am 14.12.2003 21:32 Uhr schrieb [log in to unmask]  unter [log in to unmask]:

8 Mute Minimal Designs

Where is the twisted human torso?
Where are the flames?  Where is the smoke?
What crossed fingers still dangle below
These calm subterranean spaces?

Should we not, here and now, make known the
Inexplicable agony?  Who among these
Names leaped to their deaths?  Who did not
Have a chance to leap, scorched, crushed?

Placid well-lit puddles of piddling light
Confine the defiant.  Monuments,
Intended to mourn, feign empathy and

Experience.  Serene Ground Zero.
Is this the scene searched in vain for remains?
Each age has the art that it deserves.

Dear Eugene,

thank you for a thoughtful poem with an often heard last line (usually attributed to architecture), reflecting a certain cultural pessimism and a backward look to the times when, apparently everything was better. Was it really?

A year ago, I went to see the architectural projects for re-building Ground Zero  displayed in the Winter Garden in Battery Park. Not many of them convinced me, but perhaps the time of the disaster was all too close, the site too burdened with painful memories and the hubris to re-build even higher and more monumental too obvious.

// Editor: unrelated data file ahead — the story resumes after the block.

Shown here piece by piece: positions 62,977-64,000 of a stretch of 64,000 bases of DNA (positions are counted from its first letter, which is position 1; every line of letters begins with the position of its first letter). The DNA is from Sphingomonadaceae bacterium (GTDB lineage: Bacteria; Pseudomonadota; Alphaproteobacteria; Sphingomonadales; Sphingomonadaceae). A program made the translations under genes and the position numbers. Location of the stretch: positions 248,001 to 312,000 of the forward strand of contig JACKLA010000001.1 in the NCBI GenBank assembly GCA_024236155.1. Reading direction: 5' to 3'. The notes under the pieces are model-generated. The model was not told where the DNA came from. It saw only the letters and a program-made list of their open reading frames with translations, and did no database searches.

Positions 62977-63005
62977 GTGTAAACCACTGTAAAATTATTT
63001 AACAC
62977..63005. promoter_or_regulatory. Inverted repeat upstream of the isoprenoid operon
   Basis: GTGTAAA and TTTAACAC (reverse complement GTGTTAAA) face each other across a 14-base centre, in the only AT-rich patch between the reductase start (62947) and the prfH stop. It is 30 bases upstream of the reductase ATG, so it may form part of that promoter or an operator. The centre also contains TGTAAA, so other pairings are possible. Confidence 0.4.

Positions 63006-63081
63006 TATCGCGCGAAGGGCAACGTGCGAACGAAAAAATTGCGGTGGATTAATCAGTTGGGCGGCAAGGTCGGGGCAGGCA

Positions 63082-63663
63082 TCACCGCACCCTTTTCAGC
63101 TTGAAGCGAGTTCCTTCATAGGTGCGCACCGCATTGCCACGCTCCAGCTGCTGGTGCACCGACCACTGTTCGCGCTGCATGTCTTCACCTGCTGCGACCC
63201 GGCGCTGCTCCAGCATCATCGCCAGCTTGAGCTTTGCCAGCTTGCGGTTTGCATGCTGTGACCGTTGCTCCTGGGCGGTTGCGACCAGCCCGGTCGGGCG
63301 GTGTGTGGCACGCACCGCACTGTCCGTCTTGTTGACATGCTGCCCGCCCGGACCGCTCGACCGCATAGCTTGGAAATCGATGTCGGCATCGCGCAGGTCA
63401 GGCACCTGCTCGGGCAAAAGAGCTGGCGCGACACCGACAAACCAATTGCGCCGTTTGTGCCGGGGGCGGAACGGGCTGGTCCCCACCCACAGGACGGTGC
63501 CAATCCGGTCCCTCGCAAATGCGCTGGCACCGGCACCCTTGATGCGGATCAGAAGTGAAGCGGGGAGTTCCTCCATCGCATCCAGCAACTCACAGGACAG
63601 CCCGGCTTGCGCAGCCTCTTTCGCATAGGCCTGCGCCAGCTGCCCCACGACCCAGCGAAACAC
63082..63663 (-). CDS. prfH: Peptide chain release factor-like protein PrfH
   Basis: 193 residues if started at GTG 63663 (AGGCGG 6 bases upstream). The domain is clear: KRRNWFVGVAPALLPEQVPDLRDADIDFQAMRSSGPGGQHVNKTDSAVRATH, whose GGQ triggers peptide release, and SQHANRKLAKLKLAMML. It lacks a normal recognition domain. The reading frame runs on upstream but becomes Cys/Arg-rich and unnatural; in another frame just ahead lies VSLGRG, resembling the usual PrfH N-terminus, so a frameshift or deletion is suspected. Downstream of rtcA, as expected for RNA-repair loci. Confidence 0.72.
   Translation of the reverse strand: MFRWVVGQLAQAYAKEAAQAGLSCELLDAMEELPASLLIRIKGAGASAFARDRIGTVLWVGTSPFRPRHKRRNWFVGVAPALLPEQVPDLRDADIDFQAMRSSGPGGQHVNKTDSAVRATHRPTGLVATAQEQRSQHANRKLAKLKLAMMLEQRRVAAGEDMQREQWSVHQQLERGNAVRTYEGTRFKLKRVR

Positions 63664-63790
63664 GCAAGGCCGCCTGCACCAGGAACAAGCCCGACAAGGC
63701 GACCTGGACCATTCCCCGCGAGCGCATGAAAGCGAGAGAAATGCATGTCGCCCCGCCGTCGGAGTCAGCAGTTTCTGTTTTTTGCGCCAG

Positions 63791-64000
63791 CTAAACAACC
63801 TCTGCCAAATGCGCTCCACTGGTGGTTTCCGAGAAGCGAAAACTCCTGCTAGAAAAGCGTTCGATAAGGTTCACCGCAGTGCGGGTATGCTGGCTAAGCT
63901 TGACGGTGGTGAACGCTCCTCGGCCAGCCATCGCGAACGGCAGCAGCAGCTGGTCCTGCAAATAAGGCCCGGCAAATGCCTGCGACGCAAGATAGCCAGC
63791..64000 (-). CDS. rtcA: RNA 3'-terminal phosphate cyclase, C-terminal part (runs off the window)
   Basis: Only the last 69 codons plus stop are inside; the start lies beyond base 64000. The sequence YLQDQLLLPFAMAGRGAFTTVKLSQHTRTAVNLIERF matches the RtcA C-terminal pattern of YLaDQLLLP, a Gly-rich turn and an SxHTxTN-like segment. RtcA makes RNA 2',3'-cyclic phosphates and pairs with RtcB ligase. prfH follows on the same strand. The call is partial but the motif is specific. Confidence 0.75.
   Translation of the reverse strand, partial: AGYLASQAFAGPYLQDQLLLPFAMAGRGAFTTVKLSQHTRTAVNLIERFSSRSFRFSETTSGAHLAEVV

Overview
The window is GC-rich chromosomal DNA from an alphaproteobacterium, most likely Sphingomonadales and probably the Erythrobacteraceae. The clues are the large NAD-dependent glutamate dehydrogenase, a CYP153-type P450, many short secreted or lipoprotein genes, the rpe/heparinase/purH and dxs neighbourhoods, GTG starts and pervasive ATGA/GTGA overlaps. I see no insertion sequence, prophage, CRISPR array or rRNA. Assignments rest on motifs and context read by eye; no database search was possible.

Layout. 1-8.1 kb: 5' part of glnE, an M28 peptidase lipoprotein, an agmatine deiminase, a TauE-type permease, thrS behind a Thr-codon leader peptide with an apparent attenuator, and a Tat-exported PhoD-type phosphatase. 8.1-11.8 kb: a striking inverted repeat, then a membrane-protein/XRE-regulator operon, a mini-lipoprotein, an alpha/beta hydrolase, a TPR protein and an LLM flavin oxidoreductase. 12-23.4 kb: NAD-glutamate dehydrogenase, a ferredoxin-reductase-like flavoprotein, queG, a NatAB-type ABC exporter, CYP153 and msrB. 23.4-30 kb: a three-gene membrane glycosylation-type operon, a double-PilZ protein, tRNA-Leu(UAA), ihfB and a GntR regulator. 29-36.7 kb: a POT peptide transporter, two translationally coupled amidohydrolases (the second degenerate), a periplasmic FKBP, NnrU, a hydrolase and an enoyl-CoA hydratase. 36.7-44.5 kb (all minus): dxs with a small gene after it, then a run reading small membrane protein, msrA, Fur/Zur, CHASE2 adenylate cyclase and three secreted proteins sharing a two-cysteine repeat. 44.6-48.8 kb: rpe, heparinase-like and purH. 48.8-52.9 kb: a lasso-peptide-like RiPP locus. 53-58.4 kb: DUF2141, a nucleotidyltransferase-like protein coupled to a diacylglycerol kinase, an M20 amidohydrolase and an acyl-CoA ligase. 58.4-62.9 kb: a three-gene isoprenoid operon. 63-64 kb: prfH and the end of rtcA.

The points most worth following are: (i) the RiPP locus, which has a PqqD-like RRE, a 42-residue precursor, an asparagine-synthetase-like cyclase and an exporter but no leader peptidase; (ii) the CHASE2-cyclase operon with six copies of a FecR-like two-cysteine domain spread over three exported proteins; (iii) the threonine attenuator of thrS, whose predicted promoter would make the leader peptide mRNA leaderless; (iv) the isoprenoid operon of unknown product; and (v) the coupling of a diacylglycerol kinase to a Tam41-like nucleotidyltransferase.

Have you seen the eight chosen projects for the 9-11 memorial currently on exhibit there? I wonder what you think of them. All I know about them is the fact that the competition among the over 5000 submissions had an excellent jury, headed by Ms Maya Lin, who, as an undergraduate architecture student, won the Vietnam Veterans Memorial competition in Washington DC. The latter is definitely the most moving memorial I have ever seen, so I trust her judgement. Another member of the jury was James E. Young, involved in the city of Berlin's choice of Peter Eisenman to design the stark Holocaust memorial. One cannot imagine a group with better artistic credentials.

What , then, would be the art (or architecture) that our time deserves? Who am I to say whether  a time centered on money and greed, based on materialism,  is able to produce a similar artistic quality as the Middle Ages?

What did TSE had to say about this question?

"(...) And what there is to conquer
By strength and submission, has already been discovered
Once or twice, or several times, by men one cannot hope to emulate
But there is no competition
There is only the fight to recover what has been lost
And found and lost again: and now, under conditions
That seem unpropitious."

Unpropitious indeed!

Perhaps some more erudite list members may contribute on the topic.